Submitted to: Bioresource Technology
Publication Type: Peer Reviewed Journal
Publication Acceptance Date: December 18, 2003
Publication Date: September 1, 2004
Citation: Vanotti, M.B., Millner, P.D., Hunt, P.G., Ellison, A.Q. 2004. Removal of pathogen and indicator microorganisms from liquid swine manure in multi-step biological and chemical treatment. Bioresource Technology. 96:209-214. Interpretive Summary: An important part of manure and byproduct management is treatment before land application because it can reduce pathogens, manure volume, odor potential, and stabilize nutrients while improving the handling and spreading characteristics. Thus, effective treatments can contribute significantly to pollution prevention and hazard reduction. Reduction of both pathogens and pathogen indicator was demonstrated in a multi-step treatment system consisting of solid-liquid separation, nitrogen removal, and phosphorus recovery under high alkalinity conditions. Alkali treatment during the phosphorus removal process destroyed pathogens and produced a sanitized effluent which may be important for biosecurity reasons.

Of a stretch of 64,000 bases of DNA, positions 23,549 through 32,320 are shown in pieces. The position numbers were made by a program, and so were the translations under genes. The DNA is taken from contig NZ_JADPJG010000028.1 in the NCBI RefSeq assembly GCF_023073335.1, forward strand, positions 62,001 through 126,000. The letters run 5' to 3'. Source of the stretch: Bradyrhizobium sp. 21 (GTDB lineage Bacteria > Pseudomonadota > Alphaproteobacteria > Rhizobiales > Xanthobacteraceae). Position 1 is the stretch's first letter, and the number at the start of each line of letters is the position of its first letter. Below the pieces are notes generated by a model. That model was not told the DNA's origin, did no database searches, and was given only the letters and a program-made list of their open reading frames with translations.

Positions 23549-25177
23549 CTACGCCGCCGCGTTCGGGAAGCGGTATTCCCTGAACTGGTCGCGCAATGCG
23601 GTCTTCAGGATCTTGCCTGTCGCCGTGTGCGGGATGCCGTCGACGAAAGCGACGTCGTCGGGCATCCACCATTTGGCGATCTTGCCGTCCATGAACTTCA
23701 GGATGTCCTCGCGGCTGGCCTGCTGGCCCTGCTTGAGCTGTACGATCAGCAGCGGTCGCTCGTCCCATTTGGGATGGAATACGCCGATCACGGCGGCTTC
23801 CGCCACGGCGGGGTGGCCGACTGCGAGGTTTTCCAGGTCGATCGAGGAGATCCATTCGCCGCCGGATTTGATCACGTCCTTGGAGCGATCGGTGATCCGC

Technical Abstract: Concern has greatly increased about the potential for contamination of water, food, and air by pathogens present in manure. We evaluated pathogen reduction in liquid swine manure in a multi-stage treatment system where first the solids and liquid are separated with polymer, followed by biological nitrogen (N) removal using nitrification and denitrification, and then phosphorus (P) extraction through lime precipitation. Each step of the treatment system was analyzed for Salmonella and microbial indicators of fecal contamination. Before treatment, mean concentrations of Salmonella, total coliforms, fecal coliforms, and entrerococci were 3.89, 6.79, 6.23 and 5.73 log10 colony forming units cfu)/mL, respectively. The flushed manure contained 10,590 m/L TSS, 8,270 mg/L COD, 688 mg/L TKN and 480 mg/L TP, which were reduced >98% by treatment. Results showed a consistent trend in reduction of pathogens and microbial indicators as a result of each step in the treatment system. Solid-liquid separation decreased their concentrations by 0.5 to 1 log10. Additional biological N removal treatment with alternating anoxic and oxic conditions achieved a higher reduction with average removals of 2.4 log10 for Salmonella and 4.1 to 4.5 log10 for indicator microbes. Subsequent P treatment decreased concentration of Salmonella and pathogen indicators to undetectable level (<0.3 log10 cfu/mL) due to elevated process pH (10.3). Our results indicate that nitrification/denitrification treatment after solids separation is very effective in reducing pathogens in liquid swine manure and that the phosphorus removal step via alkaline calcium precipitation produces a sanitized effluent which may be important for biosecurity reasons.